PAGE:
ADMINISTRATIVE

What is the Program Director’s role in resident education?

Our Program Director, Dr. Jeremy Fish, has spent his career developing resident and faculty responsive family medicine education. Responsive family medicine education includes important elements such as setting transparent priorities, holding faculty and residents to perform at their highest capabilities, and building a culturally humble and inclusive teaching and learning environment.

Dr. Fish’s role in our residency includes architectural leadership, resident mentorship, workshop facilitation, and patient care. Dr. Fish will has regular group and individual contact with residents. Dr. Fish leads workshops with a focus on leadership development and family medicine transformation. There is nothing Dr. Fish enjoys more than learning with residents!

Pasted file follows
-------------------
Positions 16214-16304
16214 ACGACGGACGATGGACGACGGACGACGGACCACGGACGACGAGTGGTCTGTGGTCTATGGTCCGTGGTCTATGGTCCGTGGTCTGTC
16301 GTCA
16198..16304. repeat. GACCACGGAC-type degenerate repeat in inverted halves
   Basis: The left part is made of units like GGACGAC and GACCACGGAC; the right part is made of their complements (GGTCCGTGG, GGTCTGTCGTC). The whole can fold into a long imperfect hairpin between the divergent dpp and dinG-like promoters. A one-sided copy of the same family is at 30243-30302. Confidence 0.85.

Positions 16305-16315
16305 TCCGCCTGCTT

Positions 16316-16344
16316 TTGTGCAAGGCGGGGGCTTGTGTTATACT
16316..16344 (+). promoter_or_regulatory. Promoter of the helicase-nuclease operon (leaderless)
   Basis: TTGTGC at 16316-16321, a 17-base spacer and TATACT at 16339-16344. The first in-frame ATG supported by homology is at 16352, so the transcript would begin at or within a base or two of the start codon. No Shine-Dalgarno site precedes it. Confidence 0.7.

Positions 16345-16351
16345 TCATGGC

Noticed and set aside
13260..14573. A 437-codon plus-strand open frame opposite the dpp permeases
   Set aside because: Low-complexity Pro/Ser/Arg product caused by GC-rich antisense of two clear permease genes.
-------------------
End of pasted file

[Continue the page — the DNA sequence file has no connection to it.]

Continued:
CLINICAL

Could you describe the demographics of the Family Medicine Residency Practice (FMRP) patient population?

We serve one of the most diverse counties in California. Contra Costa county has a population of about 1.2 million, with 45% Caucasian, 25% Latino, 15% Asian, 10% African American as the primary ethnic demographics. Our Practice is in Walnut Creek. Walnut Creek is at the border of Pleasant Hill and Concord and is accessible by short walk from nearby BART.

About 50% of the FMRP are from the managed Medi-Cal (California Medicaid) Health Plan here called Contra Costa Health Plan (CCHP), which brings great diversity to our practice. About 20% of our hospitalized patients are insured through CCHP or uninsured. Resident’s inpatient services for adult medicine are primarily insured through CCHP population since that is focus of our practice. Our residents are delivering CCHP patients on OB as well, a population that is growing rapidly.

How is behavioral health integrated into the practice?